“There are no grounds to claim that Misiukonis, with his actions, was aware that he was taking part in the arrest of Kraujelis as a partisan,” the court ruled, rejecting an appeal by Kraujelis’ sister.
The court said Misiukonis was not aware of the charges against Kraujelis and therefore cannot be accused of having “a special objective (…) of annihilating all or some of the people in the political group – the partisans.”
The Supreme Court also noted that “there were no grounds for doubts in Kraujelis’ partisan operations and their significance for Lithuania’s statehood.”
Kraujelis was one of the last Lithuanian partisans who fought against the Soviet regime. He was active until March of 1965, when he died of a self-inflicted gunshot wound to his head – he did not want to be captured alive by Soviet security agents who had surrounded the home he was hiding in.
According to the finding, the case contains no evidence denying that the only information Misiukonis knew in advance was that he would have to participate in a search operation in the Utena district. The information, however, was not thorough. It was only after arriving at the scene that he found out that the search was aimed at finding and capturing an “armed illegal” – Kraujelis.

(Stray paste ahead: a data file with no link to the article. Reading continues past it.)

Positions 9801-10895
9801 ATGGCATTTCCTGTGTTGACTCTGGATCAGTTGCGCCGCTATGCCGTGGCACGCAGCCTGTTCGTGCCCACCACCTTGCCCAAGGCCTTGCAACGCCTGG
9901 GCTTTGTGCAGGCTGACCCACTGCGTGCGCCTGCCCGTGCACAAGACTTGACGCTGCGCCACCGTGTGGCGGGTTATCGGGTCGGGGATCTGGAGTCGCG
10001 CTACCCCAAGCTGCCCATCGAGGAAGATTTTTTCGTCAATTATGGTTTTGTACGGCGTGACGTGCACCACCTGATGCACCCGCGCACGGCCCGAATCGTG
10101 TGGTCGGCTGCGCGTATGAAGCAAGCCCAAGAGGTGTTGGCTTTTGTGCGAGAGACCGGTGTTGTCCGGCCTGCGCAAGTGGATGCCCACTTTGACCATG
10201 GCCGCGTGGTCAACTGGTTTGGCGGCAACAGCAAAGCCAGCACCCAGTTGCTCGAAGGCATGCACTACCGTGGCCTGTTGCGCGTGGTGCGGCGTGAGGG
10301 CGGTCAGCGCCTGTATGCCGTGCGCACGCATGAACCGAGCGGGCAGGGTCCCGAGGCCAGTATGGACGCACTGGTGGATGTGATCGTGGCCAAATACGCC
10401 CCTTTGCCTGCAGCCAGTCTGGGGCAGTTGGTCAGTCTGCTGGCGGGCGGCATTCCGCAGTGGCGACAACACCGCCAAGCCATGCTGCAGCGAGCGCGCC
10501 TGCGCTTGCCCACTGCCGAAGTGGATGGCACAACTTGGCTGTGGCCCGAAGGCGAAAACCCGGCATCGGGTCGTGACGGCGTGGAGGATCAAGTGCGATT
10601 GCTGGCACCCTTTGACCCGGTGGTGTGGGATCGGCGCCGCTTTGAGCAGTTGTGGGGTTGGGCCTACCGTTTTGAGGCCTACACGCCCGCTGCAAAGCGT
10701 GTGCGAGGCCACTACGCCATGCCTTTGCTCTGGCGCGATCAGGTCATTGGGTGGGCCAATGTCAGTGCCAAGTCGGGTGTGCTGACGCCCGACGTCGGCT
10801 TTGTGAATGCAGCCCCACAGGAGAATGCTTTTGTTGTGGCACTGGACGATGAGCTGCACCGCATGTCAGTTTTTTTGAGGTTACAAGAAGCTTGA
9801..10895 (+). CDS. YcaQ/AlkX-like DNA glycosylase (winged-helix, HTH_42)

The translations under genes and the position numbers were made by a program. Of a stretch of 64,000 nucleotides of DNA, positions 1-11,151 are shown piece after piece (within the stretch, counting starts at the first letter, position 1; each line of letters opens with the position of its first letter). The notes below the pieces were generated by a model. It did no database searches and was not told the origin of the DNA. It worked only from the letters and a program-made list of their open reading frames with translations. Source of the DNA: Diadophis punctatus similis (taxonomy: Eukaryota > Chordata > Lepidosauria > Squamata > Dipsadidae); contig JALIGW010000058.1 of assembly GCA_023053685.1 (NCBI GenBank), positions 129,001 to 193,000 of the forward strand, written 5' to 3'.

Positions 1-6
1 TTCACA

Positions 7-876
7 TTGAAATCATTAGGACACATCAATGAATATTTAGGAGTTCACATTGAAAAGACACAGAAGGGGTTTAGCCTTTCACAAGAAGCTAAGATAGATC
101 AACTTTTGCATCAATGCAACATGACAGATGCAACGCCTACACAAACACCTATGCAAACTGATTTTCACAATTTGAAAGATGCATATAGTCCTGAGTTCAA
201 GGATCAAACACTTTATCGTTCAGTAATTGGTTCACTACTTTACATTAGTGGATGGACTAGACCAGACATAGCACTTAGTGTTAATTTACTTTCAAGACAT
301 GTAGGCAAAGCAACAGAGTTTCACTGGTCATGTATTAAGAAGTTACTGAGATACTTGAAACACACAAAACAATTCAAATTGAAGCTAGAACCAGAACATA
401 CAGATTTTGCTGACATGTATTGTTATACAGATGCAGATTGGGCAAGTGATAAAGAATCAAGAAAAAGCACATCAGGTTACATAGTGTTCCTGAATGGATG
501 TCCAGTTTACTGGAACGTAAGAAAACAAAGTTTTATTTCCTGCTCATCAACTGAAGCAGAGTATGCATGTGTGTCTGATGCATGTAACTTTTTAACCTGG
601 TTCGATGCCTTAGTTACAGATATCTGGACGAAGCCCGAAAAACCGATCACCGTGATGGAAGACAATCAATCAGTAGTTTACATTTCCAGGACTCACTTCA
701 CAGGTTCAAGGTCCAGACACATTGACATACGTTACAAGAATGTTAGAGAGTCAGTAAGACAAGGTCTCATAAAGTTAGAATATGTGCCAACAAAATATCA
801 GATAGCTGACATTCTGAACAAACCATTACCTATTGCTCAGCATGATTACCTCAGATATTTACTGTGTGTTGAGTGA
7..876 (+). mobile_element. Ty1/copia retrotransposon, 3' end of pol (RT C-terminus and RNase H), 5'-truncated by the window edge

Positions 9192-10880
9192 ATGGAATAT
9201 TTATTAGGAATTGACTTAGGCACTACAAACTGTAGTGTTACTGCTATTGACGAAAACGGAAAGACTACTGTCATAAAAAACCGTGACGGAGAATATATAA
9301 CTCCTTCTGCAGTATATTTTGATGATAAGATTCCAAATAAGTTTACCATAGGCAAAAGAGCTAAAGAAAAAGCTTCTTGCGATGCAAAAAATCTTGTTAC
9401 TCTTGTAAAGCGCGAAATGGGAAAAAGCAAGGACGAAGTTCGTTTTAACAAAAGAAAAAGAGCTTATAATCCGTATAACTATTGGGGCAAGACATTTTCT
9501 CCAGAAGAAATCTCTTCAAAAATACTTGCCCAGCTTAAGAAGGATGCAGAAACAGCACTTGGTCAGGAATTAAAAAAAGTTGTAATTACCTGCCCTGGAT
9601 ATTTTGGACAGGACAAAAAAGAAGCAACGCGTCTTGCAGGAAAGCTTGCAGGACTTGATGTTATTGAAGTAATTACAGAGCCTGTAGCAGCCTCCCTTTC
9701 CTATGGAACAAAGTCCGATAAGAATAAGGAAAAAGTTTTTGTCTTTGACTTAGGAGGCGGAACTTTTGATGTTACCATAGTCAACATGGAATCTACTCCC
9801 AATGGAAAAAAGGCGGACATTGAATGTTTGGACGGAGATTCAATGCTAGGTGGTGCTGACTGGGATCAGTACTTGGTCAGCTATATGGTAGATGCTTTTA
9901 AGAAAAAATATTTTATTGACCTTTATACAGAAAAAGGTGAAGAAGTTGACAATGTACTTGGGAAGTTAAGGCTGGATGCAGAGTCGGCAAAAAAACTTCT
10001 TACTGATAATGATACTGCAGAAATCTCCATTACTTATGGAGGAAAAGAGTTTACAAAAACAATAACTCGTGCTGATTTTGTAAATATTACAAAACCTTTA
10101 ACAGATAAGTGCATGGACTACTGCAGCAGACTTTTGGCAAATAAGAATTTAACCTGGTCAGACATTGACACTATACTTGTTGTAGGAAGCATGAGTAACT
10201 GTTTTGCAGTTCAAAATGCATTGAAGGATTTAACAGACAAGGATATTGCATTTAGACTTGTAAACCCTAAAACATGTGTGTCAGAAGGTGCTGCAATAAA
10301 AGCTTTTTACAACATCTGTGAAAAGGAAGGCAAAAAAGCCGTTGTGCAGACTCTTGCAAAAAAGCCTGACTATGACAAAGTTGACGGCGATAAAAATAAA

The court also stressed that courts of lower instance followed the practice of the Constitutional Court in their rightful rulings, which suggest that, at the time, there were no laws envisaging liability for the deeds Misiukonis was charged with.
Misiukonis served as Lithuania’s interior minister in 1990-1992. He has told a court that Soviet authorities had wanted Kraujelis as a criminal offender.
Meawhile, the Lithuanian Genocide and Resistance Research Centre has said there was no evidence to prove Kraujelis had murdered peaceful civilians, as accused by the KGB.
About 50,000 partisans, also known as brothers of the forest, fought against the Soviet occupation of Lithuania in the post-war period.